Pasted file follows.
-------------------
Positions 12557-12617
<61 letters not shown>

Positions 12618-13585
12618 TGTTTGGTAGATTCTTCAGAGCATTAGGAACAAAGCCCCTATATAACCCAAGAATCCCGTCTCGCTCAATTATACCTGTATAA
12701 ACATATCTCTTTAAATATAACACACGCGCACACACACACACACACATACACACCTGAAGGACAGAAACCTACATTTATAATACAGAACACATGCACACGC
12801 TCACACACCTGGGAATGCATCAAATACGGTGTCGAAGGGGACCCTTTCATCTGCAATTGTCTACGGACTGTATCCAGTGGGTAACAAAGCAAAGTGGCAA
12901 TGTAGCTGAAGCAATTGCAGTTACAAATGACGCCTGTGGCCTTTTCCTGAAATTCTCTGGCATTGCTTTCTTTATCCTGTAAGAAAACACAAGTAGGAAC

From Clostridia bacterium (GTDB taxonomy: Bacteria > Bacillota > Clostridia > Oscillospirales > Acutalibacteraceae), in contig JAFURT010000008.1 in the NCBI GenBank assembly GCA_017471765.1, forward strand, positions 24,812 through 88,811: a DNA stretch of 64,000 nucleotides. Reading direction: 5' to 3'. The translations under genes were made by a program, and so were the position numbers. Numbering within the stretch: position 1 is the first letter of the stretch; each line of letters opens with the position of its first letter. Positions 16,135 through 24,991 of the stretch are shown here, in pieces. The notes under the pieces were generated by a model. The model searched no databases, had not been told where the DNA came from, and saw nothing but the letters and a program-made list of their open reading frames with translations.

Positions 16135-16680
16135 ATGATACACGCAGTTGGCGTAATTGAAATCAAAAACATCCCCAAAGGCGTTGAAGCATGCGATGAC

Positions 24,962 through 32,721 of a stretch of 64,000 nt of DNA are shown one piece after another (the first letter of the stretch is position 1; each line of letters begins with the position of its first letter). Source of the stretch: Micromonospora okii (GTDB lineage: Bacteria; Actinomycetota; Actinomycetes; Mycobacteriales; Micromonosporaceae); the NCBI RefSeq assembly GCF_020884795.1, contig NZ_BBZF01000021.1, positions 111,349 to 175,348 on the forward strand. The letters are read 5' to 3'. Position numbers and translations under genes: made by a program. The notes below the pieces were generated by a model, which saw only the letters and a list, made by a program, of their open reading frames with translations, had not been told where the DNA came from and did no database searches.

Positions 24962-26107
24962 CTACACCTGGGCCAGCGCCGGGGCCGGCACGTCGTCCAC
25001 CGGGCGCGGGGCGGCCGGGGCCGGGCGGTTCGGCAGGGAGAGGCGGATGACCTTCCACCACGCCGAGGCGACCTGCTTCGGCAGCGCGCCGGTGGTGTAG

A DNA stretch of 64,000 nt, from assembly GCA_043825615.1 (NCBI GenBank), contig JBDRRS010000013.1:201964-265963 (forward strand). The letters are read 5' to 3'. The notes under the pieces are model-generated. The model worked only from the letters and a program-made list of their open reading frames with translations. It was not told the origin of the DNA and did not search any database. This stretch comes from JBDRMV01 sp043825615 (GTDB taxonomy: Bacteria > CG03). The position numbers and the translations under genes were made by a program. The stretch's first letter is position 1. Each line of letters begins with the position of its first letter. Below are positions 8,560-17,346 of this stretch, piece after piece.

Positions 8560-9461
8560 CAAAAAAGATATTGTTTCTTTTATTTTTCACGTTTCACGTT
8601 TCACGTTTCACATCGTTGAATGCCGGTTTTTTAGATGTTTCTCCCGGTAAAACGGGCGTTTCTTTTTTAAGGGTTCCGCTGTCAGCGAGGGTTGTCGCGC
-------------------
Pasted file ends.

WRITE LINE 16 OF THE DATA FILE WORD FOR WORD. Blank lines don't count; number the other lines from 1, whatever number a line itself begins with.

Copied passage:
Positions 8560-9461